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Should I buy United Utilities shares?

FTSE 100 firm United Utilities (LSE:UU) is one of the UK’s largest water and wastewater companies. It is based in the North West of England supplying seven million people with their drinking water. Utility companies may not be top of every investor share shopping list, but they can be a useful stock to have on the back burner. Successful long-term investor Warren Buffett is fond of utility firms and has profitably held a few in Berkshire Hathaway over the years because he considers them safe-haven assets with a reliable income stream.

Financial flow

At first glance United Utilities financials look pretty healthy. It has a market cap of £5bn and earnings per share of 53p. Its operating margin is a healthy 37% and profit margin is 20%.

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I don’t see this as a high-growth company, so I’d only be interested in buying for the dividend yield, which at just over 5% I think is good. Not too high that it’s likely to be cut and not too low that it seems to be not worth the effort. Dividend cover is 1.3, which is acceptable but not over-impressive.

The debt ratio for United is 73%, which initially puts me off, but it’s a reduction from previous years, so at least management is heading in the right direction.

Management changes are in the offing as the COO will step down on August 31 after 14 years with the company. And at the end of the year Chairman Dr John McAdam will be replaced by David Higgins, current Chairman of Gatwick Airport.  

Pollution problems

The water sector is facing hurdles from a few angles, one of which is a pollution incident report published in July, which stated that eight out of nine English water companies are not meeting expected standards. Environment Secretary Michael Gove said all but one firm was “failing to protect” waterways from “serious pollution and the effects of climate change“.

Following this, a Times newspaper investigation launched a scathing attack on water companies. 

Emma Howard Boyd, Chair of the Environment Agency responded to the investigation saying: “Water companies are not ‘free to pollute’. They have to meet tough standards set by the law and the Environment Agency, which they do meet in almost all cases. If they fail to do so we take action against them, up to and including criminal prosecution.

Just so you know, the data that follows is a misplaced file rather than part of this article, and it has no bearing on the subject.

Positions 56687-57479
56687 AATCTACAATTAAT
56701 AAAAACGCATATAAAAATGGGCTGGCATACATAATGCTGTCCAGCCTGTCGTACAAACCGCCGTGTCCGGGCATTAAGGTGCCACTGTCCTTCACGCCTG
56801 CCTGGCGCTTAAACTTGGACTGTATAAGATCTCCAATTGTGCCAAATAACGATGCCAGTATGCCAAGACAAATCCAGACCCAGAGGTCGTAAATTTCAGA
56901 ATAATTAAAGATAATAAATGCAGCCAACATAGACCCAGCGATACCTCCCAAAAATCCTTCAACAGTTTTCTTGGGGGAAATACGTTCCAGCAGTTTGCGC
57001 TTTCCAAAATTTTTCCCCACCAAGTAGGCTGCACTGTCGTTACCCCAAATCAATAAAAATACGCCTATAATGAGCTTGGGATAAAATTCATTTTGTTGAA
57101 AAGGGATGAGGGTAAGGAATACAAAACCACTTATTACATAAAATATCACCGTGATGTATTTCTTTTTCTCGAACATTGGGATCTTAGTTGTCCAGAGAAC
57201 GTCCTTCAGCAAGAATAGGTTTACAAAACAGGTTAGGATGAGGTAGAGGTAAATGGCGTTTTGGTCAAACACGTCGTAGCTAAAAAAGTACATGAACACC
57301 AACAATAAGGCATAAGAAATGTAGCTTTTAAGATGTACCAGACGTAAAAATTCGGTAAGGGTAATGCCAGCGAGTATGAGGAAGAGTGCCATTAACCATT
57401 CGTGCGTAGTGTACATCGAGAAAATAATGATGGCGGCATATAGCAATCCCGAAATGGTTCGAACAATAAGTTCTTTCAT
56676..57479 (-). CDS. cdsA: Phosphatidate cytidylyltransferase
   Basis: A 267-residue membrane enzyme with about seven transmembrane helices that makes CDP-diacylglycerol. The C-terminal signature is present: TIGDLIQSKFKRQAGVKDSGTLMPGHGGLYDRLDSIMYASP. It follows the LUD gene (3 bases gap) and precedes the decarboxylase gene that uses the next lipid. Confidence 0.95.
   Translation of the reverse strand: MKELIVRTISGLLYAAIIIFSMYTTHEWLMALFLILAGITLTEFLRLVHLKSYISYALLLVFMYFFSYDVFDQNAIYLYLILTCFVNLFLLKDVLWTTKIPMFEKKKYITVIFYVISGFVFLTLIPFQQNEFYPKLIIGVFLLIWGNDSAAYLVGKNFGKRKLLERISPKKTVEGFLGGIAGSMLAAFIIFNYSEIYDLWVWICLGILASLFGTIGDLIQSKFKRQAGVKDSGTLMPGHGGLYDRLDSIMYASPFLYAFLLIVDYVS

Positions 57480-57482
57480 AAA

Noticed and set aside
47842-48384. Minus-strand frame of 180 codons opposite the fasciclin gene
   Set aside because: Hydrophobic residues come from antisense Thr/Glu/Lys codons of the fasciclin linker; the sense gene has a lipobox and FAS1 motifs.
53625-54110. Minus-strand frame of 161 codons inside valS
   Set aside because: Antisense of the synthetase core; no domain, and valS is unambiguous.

So where does United Utilities come in all this? In the last year, it met or outperformed 21 out of 27 measures of performance and achieved its best-ever Ofwat customer satisfaction score. It also achieved a World Class rating in the Dow Jones Sustainability Index for the 1th consecutive year. The company confirms it has further targets to meet and has plans in place to improve ongoing performance.

Meanwhile, Brexit and other political issues are also the cause of uncertainty for British Utility companies, including the threat of nationalisation.

So should I buy United Utilities shares? The debt level and lack of growth mean I’m really not feeling the wow factor here, but the dividend is decent and the stock is defensive thanks to its predictable, regulated cash flow. For these reasons, I think this stock would make a good addition to an already diversified retirement portfolio, but I’m not rushing to buy.

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Kirsteen has no position in any of the shares mentioned. The Motley Fool UK has no position in any of the shares mentioned. Views expressed on the companies mentioned in this article are those of the writer and therefore may differ from the official recommendations we make in our subscription services such as Share Advisor, Hidden Winners and Pro. Here at The Motley Fool we believe that considering a diverse range of insights makes us better investors.